Microsoft has recorded a good impact for their entry level smartphone Lumia 520 across the world with a reported 12 million Lumia 520 activations so far. This makes for over 60% of their smartphones sales. The second segment being slightly over 25% for mid range smartphones and the high end with roughly 15%.
This is according to IDC’s recent mobile phone tracker report that has Windows Phone hitting 7.4 million in smartphone shipments. Windows Phone has evolved from the days of the burning platform to now when it’s able to make disrupting impact in the entry level for emerging markets. Now over 60% of smartphone shipments in the sub $200 category makes for only one smartphone, which is the Lumia 520. I would have put in the Ascend W1 from Huawei but the sales are very negligible to make the cut here. So Lumia 520 stands.
What dynamics are we to expect in the near future?
- Google is fronting a fight in this segment with it’s Android One project that sees Google offer reference design devices at prices below $100 to Android OEMs. This means that the players who work with Google on this get the advantage of zero Research and Development costs and yet sill sell devices at sub $100 costs, very tasty looking devices at that. That spells trouble for Windows Phone which is battling Android for acceptance.
- Microsoft on the other hand is not taking this lying down. Earlier in the year at Microsoft Build, the company announced that they take off license fees for OEMs developing devices with screens less than 9 inches. This caters for 8 inch and 7 inch tablets, but mostly smartphones below that. This will have an impact in costs of production for OEMS and we have seen announcements of interest from vendors like Blu, Micromax, Prestigio and Yezz to compliment the list that includes Foxconn, Gionee, JSR, Karbonn, Lava, Lenovo, LG, Longcheer and ZTE. Impact of the other players remains to be seen as Microsoft Devices (formerly Nokia) still has over 90% of the Windows Phone share.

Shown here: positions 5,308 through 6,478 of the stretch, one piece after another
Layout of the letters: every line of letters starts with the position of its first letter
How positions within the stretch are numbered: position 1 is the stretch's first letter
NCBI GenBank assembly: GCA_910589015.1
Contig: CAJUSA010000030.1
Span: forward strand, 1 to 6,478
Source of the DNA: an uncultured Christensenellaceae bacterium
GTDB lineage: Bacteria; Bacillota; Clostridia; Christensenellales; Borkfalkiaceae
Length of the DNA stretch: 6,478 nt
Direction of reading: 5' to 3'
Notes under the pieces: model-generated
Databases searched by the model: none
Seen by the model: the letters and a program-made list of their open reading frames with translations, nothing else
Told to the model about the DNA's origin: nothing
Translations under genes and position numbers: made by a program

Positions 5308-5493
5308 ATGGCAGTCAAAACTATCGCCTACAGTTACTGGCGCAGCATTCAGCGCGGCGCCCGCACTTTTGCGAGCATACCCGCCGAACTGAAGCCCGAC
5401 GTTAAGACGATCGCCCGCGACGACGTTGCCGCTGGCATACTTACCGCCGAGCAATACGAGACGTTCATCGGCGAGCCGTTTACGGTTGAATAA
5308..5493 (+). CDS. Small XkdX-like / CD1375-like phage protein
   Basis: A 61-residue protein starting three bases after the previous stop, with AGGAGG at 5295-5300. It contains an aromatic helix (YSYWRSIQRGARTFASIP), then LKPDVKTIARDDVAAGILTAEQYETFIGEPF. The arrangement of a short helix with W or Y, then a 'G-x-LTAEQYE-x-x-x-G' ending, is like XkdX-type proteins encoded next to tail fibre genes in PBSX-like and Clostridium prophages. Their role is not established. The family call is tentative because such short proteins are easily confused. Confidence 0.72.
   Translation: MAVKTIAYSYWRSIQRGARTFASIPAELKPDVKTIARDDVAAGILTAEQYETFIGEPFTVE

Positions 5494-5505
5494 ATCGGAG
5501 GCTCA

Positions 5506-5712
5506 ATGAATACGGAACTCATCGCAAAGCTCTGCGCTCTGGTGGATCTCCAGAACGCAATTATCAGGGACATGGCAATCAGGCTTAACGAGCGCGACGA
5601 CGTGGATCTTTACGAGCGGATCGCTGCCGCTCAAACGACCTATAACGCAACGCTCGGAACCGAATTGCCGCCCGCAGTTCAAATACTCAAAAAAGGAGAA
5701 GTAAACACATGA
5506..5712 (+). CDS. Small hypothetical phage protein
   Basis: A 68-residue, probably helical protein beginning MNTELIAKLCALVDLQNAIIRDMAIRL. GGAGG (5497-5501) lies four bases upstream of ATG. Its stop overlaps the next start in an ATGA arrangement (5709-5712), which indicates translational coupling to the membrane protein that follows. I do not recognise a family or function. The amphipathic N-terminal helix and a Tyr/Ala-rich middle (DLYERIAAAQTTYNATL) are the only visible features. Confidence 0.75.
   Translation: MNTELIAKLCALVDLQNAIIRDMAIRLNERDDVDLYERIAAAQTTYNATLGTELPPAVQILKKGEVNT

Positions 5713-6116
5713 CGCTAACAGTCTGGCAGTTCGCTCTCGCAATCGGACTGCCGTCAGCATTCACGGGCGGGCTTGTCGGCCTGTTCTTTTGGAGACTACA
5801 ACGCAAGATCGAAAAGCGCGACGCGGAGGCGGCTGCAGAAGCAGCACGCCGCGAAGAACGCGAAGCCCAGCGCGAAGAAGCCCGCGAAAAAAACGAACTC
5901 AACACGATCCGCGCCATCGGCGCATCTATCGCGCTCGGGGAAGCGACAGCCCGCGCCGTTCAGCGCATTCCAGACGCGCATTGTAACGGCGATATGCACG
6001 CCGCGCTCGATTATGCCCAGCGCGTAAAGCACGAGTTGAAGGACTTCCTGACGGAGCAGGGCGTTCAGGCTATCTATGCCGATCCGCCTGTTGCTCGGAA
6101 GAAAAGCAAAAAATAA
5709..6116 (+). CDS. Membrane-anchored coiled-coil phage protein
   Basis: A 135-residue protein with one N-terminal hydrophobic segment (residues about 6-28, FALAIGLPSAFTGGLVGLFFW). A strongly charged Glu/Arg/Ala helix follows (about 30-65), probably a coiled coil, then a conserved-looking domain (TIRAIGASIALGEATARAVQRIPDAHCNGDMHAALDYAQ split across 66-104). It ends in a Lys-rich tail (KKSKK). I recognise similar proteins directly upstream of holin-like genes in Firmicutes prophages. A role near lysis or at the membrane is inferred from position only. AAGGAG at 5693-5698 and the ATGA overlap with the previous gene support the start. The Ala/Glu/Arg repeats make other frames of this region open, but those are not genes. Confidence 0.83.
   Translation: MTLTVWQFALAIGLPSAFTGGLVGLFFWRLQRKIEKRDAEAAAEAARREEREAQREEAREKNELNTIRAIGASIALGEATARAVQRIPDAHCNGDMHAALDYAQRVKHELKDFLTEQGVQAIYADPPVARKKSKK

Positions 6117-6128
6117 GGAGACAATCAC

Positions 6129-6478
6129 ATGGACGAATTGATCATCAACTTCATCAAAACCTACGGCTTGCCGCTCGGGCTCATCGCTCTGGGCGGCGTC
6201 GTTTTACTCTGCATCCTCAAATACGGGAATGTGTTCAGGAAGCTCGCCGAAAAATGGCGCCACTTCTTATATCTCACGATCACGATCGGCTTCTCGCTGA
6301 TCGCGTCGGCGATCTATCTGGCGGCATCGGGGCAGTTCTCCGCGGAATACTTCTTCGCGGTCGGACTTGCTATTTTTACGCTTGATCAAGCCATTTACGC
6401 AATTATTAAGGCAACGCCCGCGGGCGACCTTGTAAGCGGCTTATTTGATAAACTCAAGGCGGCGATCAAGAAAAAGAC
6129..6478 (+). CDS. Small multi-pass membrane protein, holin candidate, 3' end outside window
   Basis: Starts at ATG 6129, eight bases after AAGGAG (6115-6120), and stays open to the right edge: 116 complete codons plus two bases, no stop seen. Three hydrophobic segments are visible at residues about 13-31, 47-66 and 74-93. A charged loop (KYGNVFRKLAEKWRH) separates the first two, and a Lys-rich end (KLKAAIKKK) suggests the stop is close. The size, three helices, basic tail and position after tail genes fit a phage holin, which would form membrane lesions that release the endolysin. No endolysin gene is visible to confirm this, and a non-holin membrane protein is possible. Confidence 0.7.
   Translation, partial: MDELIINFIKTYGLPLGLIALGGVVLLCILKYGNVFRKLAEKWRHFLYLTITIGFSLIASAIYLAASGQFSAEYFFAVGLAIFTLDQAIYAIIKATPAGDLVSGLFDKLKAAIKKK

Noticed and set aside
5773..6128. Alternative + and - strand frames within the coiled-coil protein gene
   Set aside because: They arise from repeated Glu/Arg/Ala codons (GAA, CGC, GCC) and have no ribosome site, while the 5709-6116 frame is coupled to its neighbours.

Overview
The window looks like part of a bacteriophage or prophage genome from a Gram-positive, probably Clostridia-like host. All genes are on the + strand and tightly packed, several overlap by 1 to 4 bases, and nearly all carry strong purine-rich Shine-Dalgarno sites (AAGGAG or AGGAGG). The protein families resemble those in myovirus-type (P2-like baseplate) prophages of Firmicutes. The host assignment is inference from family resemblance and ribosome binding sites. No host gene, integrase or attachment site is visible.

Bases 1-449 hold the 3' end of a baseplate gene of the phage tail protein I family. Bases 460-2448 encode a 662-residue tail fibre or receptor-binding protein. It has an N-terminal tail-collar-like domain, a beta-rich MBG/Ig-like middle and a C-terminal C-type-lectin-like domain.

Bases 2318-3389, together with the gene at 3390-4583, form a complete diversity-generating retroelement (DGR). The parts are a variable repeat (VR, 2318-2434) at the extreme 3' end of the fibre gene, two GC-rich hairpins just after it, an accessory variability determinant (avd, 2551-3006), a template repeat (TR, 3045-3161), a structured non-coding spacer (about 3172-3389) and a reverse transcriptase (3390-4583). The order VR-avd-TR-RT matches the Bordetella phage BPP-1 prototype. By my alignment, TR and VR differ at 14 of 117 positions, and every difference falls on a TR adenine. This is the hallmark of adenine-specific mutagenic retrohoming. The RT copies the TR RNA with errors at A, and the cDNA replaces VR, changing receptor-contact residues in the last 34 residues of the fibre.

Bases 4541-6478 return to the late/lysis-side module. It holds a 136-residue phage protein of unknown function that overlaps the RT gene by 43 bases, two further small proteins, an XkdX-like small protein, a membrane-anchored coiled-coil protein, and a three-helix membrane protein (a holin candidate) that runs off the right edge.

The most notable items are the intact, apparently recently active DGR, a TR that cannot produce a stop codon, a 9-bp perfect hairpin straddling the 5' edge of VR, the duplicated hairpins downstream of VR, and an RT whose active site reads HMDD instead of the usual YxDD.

- Feature phones are on their way to extinction as the gap between dumb phones, feature phones and entry level smartphones gets sealed more and more by smartphone pricing. It doesn’t even make sense to sell a $100 feature phone, or even the Asha phones that Nokia lovingly insisted they be categorized as smartphones.
Overall the consumer gains as they get more choice from the bottom, what needs research obviously is technology to get good battery life for smartphones in the entry level. These care most about battery life but get the shorter end of the stick.